“Plants use solar energy to power the conversion of CO2 into plant materials such as starch and cell walls. Plant material can be burnt or fermented to release heat energy or make fuels such as ethanol or diesel. There is interest in using algae (unicellular aquatic plants) to capture CO2 emissions from power stations at source. Biomass cellulose crops such as Miscanthus giganteus (Poaceae) are already being burnt with coal at power stations. There is understandable distaste for using food crops such as wheat and maize for fuel, but currently 30% of the US maize crop is used for ethanol production, and sustainable solutions are being found. Sugarcane (Saccharum officinarum) significantly reduces Brazil’s imports of fossil fuels. Agave (Agavea fourcroydes) in hot arid regions can provide very high yields (> 30 T ha)1) of dry matter with low water inputs compared with other crops. To ameliorate global warming, CO2 must be taken out of the air and not put back. There is considerable interest in ‘biochar’ in which plant material is heated without air to convert the carbon into charcoal. In this form, carbon cannot readily re-enter the air, and, if added to the soil, can increase fertility. Carbon markets do not currently provide sufficient incentive for farmers to grow crops simply to take CO2 out of the air.” (From ‘One hundred important questions’)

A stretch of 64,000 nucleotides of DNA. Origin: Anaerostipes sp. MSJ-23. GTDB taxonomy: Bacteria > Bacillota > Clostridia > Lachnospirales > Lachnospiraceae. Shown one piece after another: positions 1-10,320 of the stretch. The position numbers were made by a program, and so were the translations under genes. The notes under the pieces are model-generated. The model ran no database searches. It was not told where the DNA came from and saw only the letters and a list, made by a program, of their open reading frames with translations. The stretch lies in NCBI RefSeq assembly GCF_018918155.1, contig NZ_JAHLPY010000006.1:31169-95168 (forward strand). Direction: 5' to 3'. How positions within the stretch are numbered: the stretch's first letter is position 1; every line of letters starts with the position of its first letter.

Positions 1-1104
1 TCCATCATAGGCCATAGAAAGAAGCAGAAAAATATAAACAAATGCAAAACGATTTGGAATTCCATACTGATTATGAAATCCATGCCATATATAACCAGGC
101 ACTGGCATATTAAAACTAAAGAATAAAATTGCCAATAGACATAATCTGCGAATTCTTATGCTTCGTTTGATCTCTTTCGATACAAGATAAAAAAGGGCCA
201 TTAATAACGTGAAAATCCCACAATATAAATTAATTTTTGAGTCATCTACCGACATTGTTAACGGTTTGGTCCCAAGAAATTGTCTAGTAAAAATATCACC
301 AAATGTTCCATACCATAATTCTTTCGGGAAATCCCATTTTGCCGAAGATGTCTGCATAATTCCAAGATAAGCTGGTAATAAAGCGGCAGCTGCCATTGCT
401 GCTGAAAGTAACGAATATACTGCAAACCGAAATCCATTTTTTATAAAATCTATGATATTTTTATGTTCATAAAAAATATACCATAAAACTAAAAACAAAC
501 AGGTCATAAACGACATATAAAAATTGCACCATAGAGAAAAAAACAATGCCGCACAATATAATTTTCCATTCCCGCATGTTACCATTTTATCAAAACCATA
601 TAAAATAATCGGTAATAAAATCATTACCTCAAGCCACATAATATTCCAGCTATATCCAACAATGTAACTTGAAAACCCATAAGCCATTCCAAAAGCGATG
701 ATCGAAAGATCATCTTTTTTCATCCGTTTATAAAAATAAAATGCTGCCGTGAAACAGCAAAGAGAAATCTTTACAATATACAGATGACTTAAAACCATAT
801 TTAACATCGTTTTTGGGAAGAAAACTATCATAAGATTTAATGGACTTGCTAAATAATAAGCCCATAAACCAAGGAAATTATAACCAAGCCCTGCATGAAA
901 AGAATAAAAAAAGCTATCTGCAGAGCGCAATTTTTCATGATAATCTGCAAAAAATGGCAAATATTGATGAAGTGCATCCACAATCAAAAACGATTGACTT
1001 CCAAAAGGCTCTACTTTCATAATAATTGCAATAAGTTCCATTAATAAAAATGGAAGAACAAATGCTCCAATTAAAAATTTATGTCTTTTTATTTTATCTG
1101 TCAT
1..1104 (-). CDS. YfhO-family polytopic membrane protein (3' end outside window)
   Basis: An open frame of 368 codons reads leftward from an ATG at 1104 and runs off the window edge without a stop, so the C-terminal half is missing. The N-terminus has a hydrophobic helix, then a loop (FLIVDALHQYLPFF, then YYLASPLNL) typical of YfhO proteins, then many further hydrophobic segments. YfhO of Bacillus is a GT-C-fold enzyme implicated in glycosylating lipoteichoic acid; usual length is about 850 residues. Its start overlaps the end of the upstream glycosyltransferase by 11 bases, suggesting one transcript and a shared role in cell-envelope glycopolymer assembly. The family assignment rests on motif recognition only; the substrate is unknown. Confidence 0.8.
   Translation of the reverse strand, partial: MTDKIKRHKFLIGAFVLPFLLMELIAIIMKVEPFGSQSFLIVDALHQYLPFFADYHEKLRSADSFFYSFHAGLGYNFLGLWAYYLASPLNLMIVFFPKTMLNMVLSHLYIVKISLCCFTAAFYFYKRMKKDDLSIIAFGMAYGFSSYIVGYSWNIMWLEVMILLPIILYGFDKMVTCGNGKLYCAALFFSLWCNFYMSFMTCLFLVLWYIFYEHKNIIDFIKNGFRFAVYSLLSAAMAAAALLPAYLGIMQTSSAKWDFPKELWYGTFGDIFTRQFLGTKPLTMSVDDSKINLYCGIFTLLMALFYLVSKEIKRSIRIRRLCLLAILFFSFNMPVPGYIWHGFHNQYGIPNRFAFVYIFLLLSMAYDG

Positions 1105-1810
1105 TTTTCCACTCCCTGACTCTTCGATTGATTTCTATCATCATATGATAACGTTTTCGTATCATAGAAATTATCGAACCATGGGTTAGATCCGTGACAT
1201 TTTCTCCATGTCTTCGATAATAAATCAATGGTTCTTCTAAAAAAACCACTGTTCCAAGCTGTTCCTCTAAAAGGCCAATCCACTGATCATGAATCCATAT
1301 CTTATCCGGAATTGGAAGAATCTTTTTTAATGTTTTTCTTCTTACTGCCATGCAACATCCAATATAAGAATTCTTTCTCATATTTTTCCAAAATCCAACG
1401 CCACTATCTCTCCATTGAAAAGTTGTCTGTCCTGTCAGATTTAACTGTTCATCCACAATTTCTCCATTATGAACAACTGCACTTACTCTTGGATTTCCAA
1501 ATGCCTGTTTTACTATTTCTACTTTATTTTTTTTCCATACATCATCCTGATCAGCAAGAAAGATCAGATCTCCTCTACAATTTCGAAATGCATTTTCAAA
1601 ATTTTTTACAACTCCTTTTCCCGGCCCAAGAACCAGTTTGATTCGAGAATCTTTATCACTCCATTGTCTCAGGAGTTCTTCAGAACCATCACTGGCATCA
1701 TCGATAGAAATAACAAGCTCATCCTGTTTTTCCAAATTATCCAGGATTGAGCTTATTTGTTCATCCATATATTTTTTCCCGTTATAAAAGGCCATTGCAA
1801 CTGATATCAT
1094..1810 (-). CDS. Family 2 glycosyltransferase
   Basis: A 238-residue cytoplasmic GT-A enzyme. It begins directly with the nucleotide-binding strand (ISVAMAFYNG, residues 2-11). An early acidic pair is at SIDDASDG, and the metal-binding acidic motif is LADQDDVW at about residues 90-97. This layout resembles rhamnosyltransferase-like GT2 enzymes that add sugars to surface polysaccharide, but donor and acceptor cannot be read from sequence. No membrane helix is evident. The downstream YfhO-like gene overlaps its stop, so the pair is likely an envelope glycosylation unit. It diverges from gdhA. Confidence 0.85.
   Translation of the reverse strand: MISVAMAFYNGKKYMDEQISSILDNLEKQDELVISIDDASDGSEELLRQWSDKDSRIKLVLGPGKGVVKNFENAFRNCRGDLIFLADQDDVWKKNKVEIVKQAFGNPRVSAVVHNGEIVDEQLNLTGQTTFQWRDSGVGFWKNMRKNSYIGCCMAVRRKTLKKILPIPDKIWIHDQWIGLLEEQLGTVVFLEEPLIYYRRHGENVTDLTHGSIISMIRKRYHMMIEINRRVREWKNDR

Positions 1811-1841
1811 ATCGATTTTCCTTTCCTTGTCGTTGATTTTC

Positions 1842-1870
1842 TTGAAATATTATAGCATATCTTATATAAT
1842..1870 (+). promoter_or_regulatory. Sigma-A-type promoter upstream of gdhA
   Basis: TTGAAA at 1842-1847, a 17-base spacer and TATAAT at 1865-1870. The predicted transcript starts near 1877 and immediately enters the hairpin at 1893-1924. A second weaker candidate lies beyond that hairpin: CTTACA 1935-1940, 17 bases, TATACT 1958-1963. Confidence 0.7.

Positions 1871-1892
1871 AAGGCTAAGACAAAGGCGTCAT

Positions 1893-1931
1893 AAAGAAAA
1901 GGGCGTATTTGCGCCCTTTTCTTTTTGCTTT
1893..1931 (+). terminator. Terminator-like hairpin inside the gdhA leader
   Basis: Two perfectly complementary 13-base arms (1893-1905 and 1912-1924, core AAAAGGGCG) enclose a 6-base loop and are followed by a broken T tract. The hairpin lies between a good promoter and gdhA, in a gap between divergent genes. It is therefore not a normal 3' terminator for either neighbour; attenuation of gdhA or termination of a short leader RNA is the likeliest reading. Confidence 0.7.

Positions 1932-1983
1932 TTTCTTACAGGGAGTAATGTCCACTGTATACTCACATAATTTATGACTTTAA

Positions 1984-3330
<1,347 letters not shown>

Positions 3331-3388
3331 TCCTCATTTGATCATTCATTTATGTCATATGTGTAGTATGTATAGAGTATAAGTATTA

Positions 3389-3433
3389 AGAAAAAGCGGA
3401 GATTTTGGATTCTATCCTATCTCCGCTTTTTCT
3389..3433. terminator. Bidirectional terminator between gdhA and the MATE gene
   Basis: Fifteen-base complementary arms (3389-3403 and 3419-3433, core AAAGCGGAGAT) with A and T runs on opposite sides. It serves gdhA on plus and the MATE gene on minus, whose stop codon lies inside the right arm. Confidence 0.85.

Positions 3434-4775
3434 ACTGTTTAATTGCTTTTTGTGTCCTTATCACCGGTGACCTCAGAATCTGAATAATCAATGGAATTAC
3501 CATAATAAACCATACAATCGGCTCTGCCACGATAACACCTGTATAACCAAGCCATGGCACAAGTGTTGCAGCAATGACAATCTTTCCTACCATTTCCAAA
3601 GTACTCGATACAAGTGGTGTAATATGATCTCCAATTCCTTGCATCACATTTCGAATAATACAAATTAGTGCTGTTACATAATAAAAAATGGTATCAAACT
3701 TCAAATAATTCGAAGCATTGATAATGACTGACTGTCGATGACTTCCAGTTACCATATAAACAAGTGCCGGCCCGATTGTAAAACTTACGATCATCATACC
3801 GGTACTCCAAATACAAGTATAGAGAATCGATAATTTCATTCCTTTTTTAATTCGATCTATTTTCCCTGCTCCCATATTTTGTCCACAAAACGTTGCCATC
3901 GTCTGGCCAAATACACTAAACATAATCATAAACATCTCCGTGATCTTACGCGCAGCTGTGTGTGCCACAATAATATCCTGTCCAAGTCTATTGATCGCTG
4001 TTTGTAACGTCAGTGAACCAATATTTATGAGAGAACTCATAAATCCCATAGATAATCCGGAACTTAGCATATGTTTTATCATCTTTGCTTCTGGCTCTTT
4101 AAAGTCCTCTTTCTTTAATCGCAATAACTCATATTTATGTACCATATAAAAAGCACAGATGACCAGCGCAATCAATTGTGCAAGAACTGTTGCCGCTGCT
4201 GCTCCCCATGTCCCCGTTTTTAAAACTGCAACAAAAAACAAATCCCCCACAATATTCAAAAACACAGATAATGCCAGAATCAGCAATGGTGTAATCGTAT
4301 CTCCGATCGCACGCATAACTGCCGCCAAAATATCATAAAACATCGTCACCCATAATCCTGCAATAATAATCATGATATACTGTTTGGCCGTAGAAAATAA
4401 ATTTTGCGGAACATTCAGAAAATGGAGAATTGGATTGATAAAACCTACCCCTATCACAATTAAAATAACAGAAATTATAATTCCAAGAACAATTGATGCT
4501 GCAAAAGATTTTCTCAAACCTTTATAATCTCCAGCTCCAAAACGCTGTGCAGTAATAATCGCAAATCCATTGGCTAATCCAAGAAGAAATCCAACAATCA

What are the potential benefits and disadvantages of using algae for biofuels?
What are the economic and social implications of using food crops for fuels?
What is the potential for ‘next generation’ biofuels?
Does biochar offer a sustainable solution to global warming?
Can crop production move away from being dependent on oil-based technologies?
Which plants have the greatest potential for use as biofuels with the least effects on biodiversity, carbon footprints and food security?